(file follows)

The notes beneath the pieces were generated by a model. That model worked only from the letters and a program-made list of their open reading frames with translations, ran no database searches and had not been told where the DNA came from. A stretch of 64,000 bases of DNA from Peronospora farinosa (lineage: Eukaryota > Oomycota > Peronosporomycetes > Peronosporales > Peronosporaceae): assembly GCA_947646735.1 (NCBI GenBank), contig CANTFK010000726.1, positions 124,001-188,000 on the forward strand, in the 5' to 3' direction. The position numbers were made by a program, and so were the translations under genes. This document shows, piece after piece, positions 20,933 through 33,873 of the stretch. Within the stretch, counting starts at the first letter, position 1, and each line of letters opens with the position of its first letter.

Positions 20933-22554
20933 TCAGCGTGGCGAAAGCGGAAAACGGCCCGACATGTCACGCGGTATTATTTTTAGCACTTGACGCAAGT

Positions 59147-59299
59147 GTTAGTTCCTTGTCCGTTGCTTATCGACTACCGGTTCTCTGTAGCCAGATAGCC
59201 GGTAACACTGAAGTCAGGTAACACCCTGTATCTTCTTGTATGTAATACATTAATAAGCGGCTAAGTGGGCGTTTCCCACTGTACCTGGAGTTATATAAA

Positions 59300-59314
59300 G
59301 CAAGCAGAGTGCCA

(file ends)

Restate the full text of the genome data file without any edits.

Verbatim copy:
The notes beneath the pieces were generated by a model. That model worked only from the letters and a program-made list of their open reading frames with translations, ran no database searches and had not been told where the DNA came from. A stretch of 64,000 bases of DNA from Peronospora farinosa (lineage: Eukaryota > Oomycota > Peronosporomycetes > Peronosporales > Peronosporaceae): assembly GCA_947646735.1 (NCBI GenBank), contig CANTFK010000726.1, positions 124,001-188,000 on the forward strand, in the 5' to 3' direction. The position numbers were made by a program, and so were the translations under genes. This document shows, piece after piece, positions 20,933 through 33,873 of the stretch. Within the stretch, counting starts at the first letter, position 1, and each line of letters opens with the position of its first letter.

Positions 20933-22554
20933 TCAGCGTGGCGAAAGCGGAAAACGGCCCGACATGTCACGCGGTATTATTTTTAGCACTTGACGCAAGT

Positions 59147-59299
59147 GTTAGTTCCTTGTCCGTTGCTTATCGACTACCGGTTCTCTGTAGCCAGATAGCC
59201 GGTAACACTGAAGTCAGGTAACACCCTGTATCTTCTTGTATGTAATACATTAATAAGCGGCTAAGTGGGCGTTTCCCACTGTACCTGGAGTTATATAAA

Positions 59300-59314
59300 G
59301 CAAGCAGAGTGCCA